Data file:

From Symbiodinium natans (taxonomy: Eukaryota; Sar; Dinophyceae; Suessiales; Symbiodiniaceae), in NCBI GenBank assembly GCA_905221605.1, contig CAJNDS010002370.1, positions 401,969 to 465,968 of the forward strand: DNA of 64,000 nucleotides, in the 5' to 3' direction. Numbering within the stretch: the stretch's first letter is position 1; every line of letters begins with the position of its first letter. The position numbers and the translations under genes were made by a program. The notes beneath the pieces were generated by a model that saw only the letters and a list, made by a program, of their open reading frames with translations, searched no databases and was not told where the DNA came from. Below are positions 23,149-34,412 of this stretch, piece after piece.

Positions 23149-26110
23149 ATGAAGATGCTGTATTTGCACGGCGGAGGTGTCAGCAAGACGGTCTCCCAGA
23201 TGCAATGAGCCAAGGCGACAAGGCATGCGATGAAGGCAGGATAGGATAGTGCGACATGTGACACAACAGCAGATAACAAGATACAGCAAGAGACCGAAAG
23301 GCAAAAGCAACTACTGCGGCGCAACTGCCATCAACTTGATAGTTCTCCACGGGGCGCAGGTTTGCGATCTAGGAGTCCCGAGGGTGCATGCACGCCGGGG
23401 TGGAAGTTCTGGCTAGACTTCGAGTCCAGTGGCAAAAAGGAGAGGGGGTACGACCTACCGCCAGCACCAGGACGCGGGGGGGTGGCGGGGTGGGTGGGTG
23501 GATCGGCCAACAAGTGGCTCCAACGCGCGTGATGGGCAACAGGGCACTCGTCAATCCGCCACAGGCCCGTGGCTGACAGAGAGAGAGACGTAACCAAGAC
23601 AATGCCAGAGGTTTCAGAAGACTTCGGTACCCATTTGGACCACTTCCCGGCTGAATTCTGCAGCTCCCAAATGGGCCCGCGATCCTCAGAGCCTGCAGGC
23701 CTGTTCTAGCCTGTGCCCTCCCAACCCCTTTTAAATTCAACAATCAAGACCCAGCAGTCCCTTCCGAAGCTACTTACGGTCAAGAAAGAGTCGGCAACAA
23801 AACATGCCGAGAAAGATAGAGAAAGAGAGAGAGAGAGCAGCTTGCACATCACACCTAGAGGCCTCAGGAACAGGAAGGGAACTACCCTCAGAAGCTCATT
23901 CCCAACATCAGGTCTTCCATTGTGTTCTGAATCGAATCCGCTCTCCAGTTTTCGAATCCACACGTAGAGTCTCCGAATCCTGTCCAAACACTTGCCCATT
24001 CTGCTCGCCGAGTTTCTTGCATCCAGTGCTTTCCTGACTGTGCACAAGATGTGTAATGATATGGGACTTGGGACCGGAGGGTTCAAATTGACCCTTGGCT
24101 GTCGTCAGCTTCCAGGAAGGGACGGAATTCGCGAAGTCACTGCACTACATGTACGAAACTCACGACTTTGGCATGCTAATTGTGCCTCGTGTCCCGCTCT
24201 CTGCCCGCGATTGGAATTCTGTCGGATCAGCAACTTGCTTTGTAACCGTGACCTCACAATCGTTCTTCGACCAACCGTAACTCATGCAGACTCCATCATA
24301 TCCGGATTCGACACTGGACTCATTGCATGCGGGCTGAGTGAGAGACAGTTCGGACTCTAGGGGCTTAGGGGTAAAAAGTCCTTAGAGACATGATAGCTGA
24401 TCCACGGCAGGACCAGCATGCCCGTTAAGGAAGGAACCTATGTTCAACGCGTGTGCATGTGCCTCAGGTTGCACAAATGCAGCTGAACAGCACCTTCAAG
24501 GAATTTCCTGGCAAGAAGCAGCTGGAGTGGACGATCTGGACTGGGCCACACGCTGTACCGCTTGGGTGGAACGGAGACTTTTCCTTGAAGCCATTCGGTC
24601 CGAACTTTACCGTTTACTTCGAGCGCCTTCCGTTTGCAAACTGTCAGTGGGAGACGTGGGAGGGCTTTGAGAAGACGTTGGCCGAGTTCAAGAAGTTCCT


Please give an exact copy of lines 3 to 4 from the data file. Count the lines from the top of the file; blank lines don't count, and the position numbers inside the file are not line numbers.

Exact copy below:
23149 ATGAAGATGCTGTATTTGCACGGCGGAGGTGTCAGCAAGACGGTCTCCCAGA
23201 TGCAATGAGCCAAGGCGACAAGGCATGCGATGAAGGCAGGATAGGATAGTGCGACATGTGACACAACAGCAGATAACAAGATACAGCAAGAGACCGAAAG